Small on the outside but astonishingly roomy on the inside, the BMW 600 was a miracle of space. The body was shorn of all superfluous overhangs. And on its launch in 1957 it represented a solid new alternative to its rivals in the now hotly contested 4,000-mark small car class. This was a time when many people were looking to buy their first car as an expression of their newly won prosperity.
Families were growing and space mattered. Everywhere you looked, people were seizing the day and rebuilding their fortunes; West Germany’s post-war “economic miracle“ was less a miracle than the fruit of hard work. And if you didn’t already have kids, you were planning their arrival. Children, after all, were part of the bigger picture. To quote the country’s Chancellor of the day, Konrad Adenauer: “People will always have children.” Pills were available to guard against most things by then, but not (yet) children. The baby-boomer generation were gaining in number and their parents had begun looking for an appropriate wagon in which to whisk their broods away for weekends and holiday.
Something for everyone – unless you were in the middle.
BMW’s 1957 model range had a hollow middle. At one end of the line-up were motorcycles for every taste and the cutesy Isetta microcar, at the other end large sedans with six- and eight-cylinder engines. Dreamy sports cars and coupes for the world of international luxury added the icing to the cake. What there wasn’t was something for the inbetweeners of the post-war Federal Republic, something mid-sized.
The BMW 600 was designed to help fill the gap. Its front door immediately brought to mind the Isetta – no surprise there. And like the Isetta, it was powered by a boxer engine with fan cooling plucked from one of the company’s motorcycles. However, its suspension was new, there was nothing “small car” about its road presence, and roadholding and comfort were both of a high order. The impressively space-efficient, 2.90-metre-long body provided an amply-sized interior. It also had a feature never seen before: just the one side door (on the right). Yes, the 600 was a two-seater which went about things a bit differently.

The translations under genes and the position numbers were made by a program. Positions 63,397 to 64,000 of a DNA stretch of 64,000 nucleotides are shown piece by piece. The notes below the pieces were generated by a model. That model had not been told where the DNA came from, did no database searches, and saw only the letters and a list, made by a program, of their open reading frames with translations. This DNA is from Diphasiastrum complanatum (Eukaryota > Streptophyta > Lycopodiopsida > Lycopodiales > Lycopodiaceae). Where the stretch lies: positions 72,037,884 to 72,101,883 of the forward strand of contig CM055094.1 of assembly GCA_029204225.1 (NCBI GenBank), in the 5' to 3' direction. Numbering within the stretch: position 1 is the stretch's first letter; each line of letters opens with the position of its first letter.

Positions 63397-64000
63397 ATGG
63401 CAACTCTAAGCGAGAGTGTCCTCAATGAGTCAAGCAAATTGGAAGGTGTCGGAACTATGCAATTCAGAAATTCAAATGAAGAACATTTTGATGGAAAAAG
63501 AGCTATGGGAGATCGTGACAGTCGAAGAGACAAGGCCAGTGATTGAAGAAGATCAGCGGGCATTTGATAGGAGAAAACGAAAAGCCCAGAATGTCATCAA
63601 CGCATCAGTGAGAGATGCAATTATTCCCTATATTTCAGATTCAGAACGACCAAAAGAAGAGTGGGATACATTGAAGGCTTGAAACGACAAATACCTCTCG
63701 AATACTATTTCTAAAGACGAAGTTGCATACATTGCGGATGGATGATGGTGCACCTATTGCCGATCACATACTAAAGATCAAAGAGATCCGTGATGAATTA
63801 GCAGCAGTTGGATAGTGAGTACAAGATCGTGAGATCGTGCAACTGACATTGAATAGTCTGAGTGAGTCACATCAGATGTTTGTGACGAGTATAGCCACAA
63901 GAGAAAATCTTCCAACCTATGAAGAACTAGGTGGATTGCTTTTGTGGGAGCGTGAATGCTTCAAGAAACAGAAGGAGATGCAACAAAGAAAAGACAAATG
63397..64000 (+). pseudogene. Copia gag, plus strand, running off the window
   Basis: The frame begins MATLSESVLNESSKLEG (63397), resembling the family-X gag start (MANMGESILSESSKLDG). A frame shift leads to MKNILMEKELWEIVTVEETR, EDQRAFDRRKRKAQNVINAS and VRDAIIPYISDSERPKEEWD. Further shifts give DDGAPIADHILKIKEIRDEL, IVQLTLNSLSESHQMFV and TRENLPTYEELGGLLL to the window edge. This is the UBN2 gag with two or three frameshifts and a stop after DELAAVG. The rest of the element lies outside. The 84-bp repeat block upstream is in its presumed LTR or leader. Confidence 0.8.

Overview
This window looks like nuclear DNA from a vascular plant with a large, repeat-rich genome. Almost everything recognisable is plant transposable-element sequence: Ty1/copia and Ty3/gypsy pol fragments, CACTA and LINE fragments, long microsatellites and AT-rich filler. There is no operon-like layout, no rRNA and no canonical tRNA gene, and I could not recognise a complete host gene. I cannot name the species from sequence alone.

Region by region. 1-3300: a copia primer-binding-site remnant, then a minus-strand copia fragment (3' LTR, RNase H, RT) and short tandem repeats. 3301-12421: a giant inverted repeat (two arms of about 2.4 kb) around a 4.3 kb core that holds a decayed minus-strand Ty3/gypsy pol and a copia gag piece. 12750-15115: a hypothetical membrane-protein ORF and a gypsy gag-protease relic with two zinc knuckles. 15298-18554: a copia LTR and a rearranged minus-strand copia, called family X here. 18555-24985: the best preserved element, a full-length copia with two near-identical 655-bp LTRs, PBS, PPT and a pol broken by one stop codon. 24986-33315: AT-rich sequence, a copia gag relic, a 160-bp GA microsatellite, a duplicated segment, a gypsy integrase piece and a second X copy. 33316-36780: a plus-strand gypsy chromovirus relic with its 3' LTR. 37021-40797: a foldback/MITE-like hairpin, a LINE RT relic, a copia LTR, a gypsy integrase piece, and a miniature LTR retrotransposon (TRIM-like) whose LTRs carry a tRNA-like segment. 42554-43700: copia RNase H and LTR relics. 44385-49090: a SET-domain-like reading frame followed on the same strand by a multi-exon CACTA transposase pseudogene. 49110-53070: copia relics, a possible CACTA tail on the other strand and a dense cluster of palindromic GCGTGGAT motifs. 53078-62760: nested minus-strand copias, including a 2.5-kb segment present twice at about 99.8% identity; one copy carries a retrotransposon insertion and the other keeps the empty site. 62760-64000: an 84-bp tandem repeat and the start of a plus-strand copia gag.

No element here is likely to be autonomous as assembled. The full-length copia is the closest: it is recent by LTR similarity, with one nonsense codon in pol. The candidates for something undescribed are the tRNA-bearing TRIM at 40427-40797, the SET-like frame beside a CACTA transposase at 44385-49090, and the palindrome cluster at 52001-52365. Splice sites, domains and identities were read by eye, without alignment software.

The engine in the BMW R 67 was the technical bedrock of the car, but developed a modest, derated 19.5 hp. The cutting-edge all-steel body was beautifully made and weighed just 565 kg. That ensured the 600 could reach 100 km/h (62 mph), enough to avoid becoming a road-block for the more imposing machines on the road.
Passing the test.
The 19/1957 issue of German motoring magazine auto motor und sport included a detailed report on the BMW 600 by Dr Paul Simsa, who praised the generous equipment levels, ride comfort and excellent soundproofing inside. The all-synchromesh gearbox was a particular hit with the author. Unlike in the Isetta, it was operated using a standard-issue lever in the centre of the car and had an extremely light and precise action.
The BMW 600 was built for a little over two years, when it was forced to stand aside for a new model which had already generated widespread anticipation. A much more conservative design, the 700 adopted the style of celebrated Italian designer Michelotti – unmistakeably so – and was smart in a sporting kind of way. The new car ventured even deeper into the middle of the company’s line-up, which had been such an exercise in extremes not so long ago. The much heralded arrival of the new model, could not disguise the fact that 34,318 units of the BMW 600 had been sold. If you “got” what it was all about, the 600 was an easy car to love.
You might find a BMW 600 at a car show or get-together nowadays – although it could be difficult to spot in among the throngs of smiling faces. These are admiring smiles, the small car attracting crowds of onlookers with an originality which retains its power to this day. It has a particularly strong following among children, but is now valued with the big boys. All these years on, it has long since been regarded as something special. Only the Isetta – the 600’s so beloved sister – inspires greater devotion, its cult status evidenced by an even more extraordinarily-dimensioned smile.